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Boston friendships around the world

The name of Boston echoes around the world, most famously in America where the Pilgrim Fathers settled. But it also resounds much closer to home - just across the Channel in fact.

Since 1958 Boston has been twinned with Laval in France - one of the longest-established twinning arrangements in the country, and the friendships continue to prosper.

The twinning agreement was signed in June, 1958, by the then Mayor, Councillor Cyril Valentine and the Mayor of Laval, Monsieur Le Basser.

The original aims were to maintain and develop the friendship, associations and alliances between the two towns, work together for the progress and development and wellbeing of the citizens, strengthen exchanges in all possible areas and encourage public assistance in respect of the continued development of the twinning. This is still the case and this commitment was renewed by the respective Mayors of both Boston and Laval during the 40th anniversary celebrations in 1998.

Laval is situated in the "departement" of the Mayenne, situated between Anjou, Brittany and Normandy, and has the river Mayenne running through it. Laval is its capital town which dates back to the 6th century as a trading post and has a rich cultural heritage and a well-preserved historic district, within which there is situated an 11th century chateau in which many of the functions of Laval with Boston are held.

Churches date from the 12th and 16th century of which the Basilica Notre Dame d'Avesnieres is undoubtedly the most beautiful with its magnificent steeple.

There are also several museums and the castle now houses a museum of art, created in honour of Douanier Rousseau, a famous painter and a child of the county.

The Old Bridge and the Grande Rue have been the scene of most of the commerce of Brittany, Anjou and Normandy. Much of the medieval town is still evident in the town wall, the towers and ramparts.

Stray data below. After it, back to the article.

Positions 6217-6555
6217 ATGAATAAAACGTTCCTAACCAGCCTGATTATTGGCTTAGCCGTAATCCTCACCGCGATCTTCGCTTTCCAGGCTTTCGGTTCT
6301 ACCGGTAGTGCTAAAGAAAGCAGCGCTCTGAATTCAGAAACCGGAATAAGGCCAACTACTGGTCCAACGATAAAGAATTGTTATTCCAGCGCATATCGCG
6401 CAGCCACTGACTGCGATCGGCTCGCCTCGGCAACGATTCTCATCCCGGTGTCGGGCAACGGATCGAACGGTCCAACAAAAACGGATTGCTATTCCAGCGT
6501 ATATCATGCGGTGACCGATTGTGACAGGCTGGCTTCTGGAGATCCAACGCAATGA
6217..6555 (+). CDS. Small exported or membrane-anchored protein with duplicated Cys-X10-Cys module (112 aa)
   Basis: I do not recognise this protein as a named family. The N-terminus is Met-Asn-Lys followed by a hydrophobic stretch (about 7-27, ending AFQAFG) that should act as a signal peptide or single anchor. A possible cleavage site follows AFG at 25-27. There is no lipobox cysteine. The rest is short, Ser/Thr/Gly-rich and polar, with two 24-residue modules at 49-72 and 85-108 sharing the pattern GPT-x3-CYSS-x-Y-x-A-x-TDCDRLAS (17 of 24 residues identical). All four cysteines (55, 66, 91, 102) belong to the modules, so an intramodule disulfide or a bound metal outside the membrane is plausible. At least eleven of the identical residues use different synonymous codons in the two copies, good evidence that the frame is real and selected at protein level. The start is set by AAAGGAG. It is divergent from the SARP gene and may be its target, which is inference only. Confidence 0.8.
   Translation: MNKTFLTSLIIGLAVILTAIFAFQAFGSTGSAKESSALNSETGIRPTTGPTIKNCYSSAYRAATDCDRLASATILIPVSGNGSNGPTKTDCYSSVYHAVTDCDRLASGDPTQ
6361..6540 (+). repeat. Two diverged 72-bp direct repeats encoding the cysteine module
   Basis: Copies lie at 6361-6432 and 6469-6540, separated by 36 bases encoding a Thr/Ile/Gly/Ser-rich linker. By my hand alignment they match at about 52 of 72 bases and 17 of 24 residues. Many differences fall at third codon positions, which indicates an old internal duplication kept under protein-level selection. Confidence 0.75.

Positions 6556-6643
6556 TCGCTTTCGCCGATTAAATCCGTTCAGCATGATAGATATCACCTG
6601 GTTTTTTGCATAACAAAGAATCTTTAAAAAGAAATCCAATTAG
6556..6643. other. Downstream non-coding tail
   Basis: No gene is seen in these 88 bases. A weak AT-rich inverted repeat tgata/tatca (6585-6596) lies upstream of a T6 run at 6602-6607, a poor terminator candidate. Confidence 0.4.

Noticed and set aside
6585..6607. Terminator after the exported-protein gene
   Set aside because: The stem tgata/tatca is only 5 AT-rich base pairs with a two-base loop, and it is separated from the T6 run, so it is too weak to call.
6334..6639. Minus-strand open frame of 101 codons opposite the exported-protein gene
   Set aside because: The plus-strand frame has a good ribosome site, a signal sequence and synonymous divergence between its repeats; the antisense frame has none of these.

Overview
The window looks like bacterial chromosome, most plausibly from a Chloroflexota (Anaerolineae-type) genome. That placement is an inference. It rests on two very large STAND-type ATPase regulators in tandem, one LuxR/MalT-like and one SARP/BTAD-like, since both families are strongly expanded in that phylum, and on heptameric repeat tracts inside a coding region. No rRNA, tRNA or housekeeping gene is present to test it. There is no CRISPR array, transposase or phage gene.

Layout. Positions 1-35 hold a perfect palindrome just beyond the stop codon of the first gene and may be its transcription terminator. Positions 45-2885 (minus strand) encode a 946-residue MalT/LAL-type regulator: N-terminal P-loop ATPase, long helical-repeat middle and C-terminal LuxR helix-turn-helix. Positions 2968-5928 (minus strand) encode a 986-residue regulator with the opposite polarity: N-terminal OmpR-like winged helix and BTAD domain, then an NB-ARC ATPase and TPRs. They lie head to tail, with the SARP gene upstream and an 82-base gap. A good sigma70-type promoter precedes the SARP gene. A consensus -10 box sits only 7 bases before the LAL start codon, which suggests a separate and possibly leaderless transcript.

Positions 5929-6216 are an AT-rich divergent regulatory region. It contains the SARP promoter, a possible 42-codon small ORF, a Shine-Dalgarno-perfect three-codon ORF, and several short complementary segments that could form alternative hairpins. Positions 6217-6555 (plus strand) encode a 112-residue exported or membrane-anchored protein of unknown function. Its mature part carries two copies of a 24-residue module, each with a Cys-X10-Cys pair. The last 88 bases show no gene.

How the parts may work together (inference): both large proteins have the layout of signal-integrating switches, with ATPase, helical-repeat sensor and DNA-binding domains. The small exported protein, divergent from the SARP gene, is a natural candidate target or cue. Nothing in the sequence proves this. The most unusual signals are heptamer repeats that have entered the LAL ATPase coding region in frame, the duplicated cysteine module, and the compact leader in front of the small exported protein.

The old town expands all around the castle from the port Beucheresse to the river. In the middle ages the river was the life of the city. The Washroom boats are a reminder of this.

The Perrine gardens, between the castle and the basilica, are at the heart of the town and  honour one of the town's child prodigies, the sailor Alain Gerbault. A replica of his boat 'The Firecrest' can be found there.

A recent historical find were the Spas of Entrammes. Discovered in 1987 they can be dated back to the 3rd century. They are unusual in having kept their brick decorations. They were made up of four rooms - cold room, tepid room, steam room and then hot room. Paintings and statues decorated these rooms with great refinement. When the Roman Empire collapsed the building was transformed into a church in the 5th century.

The twinning organisation has a website with more detail and pictures - www.boston-laval-twinning.org

Contact Ian Clayton at glenhurst@btinternet.com or call on 01205 363976 and 07812 682123 to find out how you can become involved.

Boston also has friendship arrangements with its twin in America and Hakusan in Japan.

The connections with Boston, Massachusetts, are celebrated by the Historic Bostons Partnership and more information can be found at http://www.historicbostons.org/

The connection with Hakusan began with school exchanges in 1994 and was formalised in 2002.

Every year students travel between the countries to experience a home stay and find out a little about each other's cultures.

A group of students from Hakusan visited Boston last year, and a return visit to Hakusan by students from the Boston area will take place this July.

Find out more at http://www.city.hakusan.ishikawa.jp/language/en/friendship_cities.html